WW: What advice would you give writers looking at indie publishing?
SS: Research. Research. Research. If a writer has determined he/she will go the indie/self-publishing route, I can't stress enough how important it is to research any company, editor, publisher that you are looking to work with. Be certain of what they offer, what costs are involved and what exactly they can do to help you in your publishing journey. There are definitely many unscrupulous companies out there looking to take advantage of someone's dream to be a published author, but with a healthy dose of research, a writer can navigate these waters and make certain that the publishing experience is a pleasant one. I'd also highly recommend joining the Author Learning Center. They have a variety of workshops available among many other helpful resources that any writer should take advantage of. For me personally, it has been one of my best moves.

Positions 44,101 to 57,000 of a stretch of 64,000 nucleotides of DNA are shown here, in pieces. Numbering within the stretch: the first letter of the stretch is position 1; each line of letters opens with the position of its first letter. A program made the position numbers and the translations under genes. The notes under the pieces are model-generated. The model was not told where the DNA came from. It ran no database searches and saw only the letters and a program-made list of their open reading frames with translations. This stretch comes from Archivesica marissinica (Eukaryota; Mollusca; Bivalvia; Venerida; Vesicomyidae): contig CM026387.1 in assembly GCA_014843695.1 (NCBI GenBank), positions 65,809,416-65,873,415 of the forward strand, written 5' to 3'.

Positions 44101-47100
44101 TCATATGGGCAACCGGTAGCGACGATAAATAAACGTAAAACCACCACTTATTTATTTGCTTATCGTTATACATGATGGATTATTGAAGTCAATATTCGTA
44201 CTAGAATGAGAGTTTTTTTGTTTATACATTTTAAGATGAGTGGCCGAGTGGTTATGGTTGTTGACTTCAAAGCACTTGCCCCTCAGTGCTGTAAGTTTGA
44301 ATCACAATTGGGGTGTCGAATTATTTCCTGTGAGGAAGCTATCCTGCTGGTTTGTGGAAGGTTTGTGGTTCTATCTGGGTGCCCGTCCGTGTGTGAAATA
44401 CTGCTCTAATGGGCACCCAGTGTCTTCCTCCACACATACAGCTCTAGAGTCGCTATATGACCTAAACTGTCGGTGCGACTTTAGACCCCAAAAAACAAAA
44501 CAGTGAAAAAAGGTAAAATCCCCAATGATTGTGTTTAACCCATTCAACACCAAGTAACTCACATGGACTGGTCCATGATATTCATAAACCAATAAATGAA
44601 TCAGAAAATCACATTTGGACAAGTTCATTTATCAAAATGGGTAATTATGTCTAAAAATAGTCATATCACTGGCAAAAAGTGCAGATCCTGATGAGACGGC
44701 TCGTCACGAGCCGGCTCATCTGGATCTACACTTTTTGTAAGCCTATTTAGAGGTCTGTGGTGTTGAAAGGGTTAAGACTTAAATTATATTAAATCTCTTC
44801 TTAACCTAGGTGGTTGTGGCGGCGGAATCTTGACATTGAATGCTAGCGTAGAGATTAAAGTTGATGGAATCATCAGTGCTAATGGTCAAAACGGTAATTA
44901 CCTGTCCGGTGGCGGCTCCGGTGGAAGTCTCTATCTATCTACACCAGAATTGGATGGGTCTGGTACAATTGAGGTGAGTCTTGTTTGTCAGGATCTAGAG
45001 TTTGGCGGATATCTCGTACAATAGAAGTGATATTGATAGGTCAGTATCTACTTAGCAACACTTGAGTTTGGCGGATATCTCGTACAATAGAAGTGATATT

WW: How connected are you to the indie publishing community? What is that experience like?
SS: I'm really just getting started but my goal is to form as many connections as I possibly can.
WW: What platforms do you use to promote your work?
Currently I've been promoting my work through Facebook, Instagram, BookLife, and PW Select (Publisher's Weekly). I'm always looking to expand my ability to get the word out about Short Days, Long Nights and the upcoming Retired Detectives Club. Short Days, Long Nights is currently available at Amazon and Barnes & Noble as well as through ArchwayPublishing.com/bookstore